Had the regulation been directed at the product providers (the life offices), who were obsessed with premium income and manpower at the expense of virtually everything else, this current scenario could have been avoided.  Sadly the life offices did not want to erect any barriers to maximum business and turned a blind eye to malpractice and courted big and sometimes disreputable business producers with “golden hellos”. They refused to monitor the activities of their own salespeople – let alone the independents and tied agencies. Initially “compliance officers” were appointed by the life offices, but were largely ineffective due to the continuous courtship of high producing sales people. In a number of cases the compliance officers were too scared to report on the misdemeanours of the high producers and were told to “lay off”. So the many (both the sales people and the public at large) suffered because of the misdemeanours of the few and the lack of concern by the providers.

Similar situations must not be allowed to arise in the PPFP market, as this kind of over-regulation would similarly kill off the market.

Future regulation of PPFP’s, therefore, should concentrate on the plan providers and not on the client facing sales process. It must be remembered that PPFP sales are hardly ever the main business activity of those who sell them. They are secondary to funeral directors – obviously – as their main function is carrying out funerals. Other advisers, largely will writers and IFA’s, do not see PPFP’s as their main function and are nearly always an ancillary service to existing clients. Excessive administrative burdens such as individual registration, authorisation, extensive paperwork and commission disclosure will simply remove the incentive to sell the products.

Whilst generous commissions may be seen as an incentive to carry on under strict statutory regulation, the plan providers would be disincentivised by excessive compliance burdens such as the supervision of direct (statutory) regulation of customer-facing individual salespeople and firms.

Previous Treasury initiatives to regulate the PPFP sector were more effective. In 1999 consultation took place leading to the inclusion of PPFP’s in the Financial Services and Markets Act 2000. This established the two main vehicles for funding PPFP’s – (Regulated Activities Order 2001) I.E. Trust based plans and Life Insurance based plans.

Incidentally I was involved, representing the Society of Will Writers, with the Treasury consultation to regulate will writing in the early 2000’s– this was not pursued. It was a blatant attempt at protectionism by the Law Society. It is interesting to speculate as to from whence comes the impetus for the current PPFP consultation. A diverse market in terms of provision should be encouraged and not be allowed to rest in the control of a few very large providers.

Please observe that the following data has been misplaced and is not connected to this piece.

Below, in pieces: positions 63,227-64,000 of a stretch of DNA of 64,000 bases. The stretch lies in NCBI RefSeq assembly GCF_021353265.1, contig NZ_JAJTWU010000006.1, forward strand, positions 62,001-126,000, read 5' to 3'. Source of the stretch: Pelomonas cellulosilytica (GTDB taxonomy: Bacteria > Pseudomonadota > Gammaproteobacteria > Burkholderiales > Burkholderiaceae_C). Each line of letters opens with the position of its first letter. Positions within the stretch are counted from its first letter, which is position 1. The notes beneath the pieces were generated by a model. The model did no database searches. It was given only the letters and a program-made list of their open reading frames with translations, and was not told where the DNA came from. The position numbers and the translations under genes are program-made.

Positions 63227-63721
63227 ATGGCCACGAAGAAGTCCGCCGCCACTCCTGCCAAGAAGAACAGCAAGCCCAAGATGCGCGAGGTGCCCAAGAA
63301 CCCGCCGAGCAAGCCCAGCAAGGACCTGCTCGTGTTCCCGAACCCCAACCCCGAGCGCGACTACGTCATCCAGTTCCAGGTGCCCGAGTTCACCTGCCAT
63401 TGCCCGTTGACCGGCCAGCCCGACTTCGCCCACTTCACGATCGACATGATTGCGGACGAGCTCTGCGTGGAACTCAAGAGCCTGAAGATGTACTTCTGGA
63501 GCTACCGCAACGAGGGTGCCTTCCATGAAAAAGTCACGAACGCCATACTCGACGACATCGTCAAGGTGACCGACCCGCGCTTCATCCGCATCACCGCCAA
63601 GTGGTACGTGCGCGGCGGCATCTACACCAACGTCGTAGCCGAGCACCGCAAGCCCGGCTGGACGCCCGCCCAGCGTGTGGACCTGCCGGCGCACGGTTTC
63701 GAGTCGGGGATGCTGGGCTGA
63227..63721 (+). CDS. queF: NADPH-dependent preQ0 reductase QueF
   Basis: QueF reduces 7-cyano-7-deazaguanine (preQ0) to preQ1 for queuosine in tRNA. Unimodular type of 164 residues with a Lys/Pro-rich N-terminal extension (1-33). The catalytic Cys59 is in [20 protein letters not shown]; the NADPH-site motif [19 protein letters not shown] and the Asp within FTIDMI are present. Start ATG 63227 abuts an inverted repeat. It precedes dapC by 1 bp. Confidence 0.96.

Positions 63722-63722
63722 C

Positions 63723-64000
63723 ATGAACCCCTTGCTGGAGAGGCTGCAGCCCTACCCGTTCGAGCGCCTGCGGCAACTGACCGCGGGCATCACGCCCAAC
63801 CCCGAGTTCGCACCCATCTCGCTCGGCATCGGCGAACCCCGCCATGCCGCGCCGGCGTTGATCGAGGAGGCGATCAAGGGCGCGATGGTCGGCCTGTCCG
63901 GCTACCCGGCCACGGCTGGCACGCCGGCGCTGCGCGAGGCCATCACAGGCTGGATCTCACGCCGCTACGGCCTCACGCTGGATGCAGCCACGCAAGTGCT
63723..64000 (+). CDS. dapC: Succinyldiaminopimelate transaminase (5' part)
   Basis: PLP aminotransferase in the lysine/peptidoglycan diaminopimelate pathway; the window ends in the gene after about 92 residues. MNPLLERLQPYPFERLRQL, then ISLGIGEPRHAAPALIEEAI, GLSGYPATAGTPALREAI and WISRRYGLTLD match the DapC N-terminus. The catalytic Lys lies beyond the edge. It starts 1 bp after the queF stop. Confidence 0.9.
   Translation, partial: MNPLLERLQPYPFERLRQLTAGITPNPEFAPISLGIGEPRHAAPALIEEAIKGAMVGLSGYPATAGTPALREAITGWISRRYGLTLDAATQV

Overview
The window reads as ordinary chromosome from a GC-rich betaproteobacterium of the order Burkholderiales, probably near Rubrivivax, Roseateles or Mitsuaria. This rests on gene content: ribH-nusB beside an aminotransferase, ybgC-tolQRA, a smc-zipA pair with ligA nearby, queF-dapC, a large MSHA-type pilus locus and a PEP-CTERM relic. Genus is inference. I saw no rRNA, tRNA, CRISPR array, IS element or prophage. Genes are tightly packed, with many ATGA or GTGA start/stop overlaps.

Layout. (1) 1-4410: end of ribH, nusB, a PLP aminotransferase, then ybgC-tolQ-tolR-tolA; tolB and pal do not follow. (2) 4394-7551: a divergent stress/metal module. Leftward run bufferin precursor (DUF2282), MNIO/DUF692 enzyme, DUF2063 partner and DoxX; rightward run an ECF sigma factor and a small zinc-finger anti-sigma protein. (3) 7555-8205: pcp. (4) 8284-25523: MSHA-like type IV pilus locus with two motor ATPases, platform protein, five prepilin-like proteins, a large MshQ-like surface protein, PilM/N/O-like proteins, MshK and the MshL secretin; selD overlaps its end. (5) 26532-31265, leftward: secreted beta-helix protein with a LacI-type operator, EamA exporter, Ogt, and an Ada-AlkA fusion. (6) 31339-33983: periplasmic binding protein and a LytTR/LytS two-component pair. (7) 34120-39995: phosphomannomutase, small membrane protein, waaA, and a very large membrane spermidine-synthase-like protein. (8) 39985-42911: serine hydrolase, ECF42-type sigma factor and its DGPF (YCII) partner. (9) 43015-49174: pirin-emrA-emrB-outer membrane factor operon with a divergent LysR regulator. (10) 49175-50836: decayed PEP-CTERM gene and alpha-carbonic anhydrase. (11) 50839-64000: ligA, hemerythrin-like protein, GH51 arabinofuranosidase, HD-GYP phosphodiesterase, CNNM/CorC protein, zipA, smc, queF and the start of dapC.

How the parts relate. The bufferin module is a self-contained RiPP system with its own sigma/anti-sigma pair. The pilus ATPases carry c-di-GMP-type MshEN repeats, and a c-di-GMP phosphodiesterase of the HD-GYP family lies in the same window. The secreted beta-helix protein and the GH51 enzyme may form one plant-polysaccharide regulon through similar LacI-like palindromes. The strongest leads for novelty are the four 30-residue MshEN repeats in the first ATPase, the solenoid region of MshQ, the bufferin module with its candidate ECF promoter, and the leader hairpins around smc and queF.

Future regulation should be created to concentrate upon customer protection from the product providers. The providers should be responsible for the activities of those who sell their plans, rather than direct statutory regulation of individuals and firms.

Protection for the customer should be provided in the two main categories of PPFP’s as follows:

Trust based plans.

  1. There should be maximum transparency surrounding the trust and its workings.
  2. An annual trust report should be issued and available to all customers.
  3. The annual report should include a breakdown of trust investments and a description of investment strategy.
  4. A comment on the basis of actuarial valuation of assets to liabilities. For example whilst Government Securities may represent a very safe investment, fluctuating interest rates can have an effect on capital values.
  5. Disclosure of amounts drawn from the trust for marketing initiatives and other activities.
  6. Declaration of any trust fund surpluses and details of how the surplus is distributed – ratio of retention in the trust and distribution to directors and others.
  7. Full disclosure of how the trust attempts to combat inflation. (Recently one major provider uplifted its payments to funeral directors by 1% to cover two years annual inflation).
  8. Breakdown of guaranteed elements of the plan and disbursements, together with administrative costs within each plan.

Life insurance based plans.

  1. Disclosure of the amount of client money allocated to the insurance policy.
  2. Disclosure of any financial relationship between the provider and the life company.
  3. How the life policy combats inflation.

Other safeguards.

Providers should ensure that intermediaries adhere to a recognised code of conduct. No cold calling, no misleading, no pressure selling etc. The Funeral Planning Authority (FPA) will doubtless create a workable model for this.

Thought to be given as to the differences between providers who are funeral directors and providers who are not.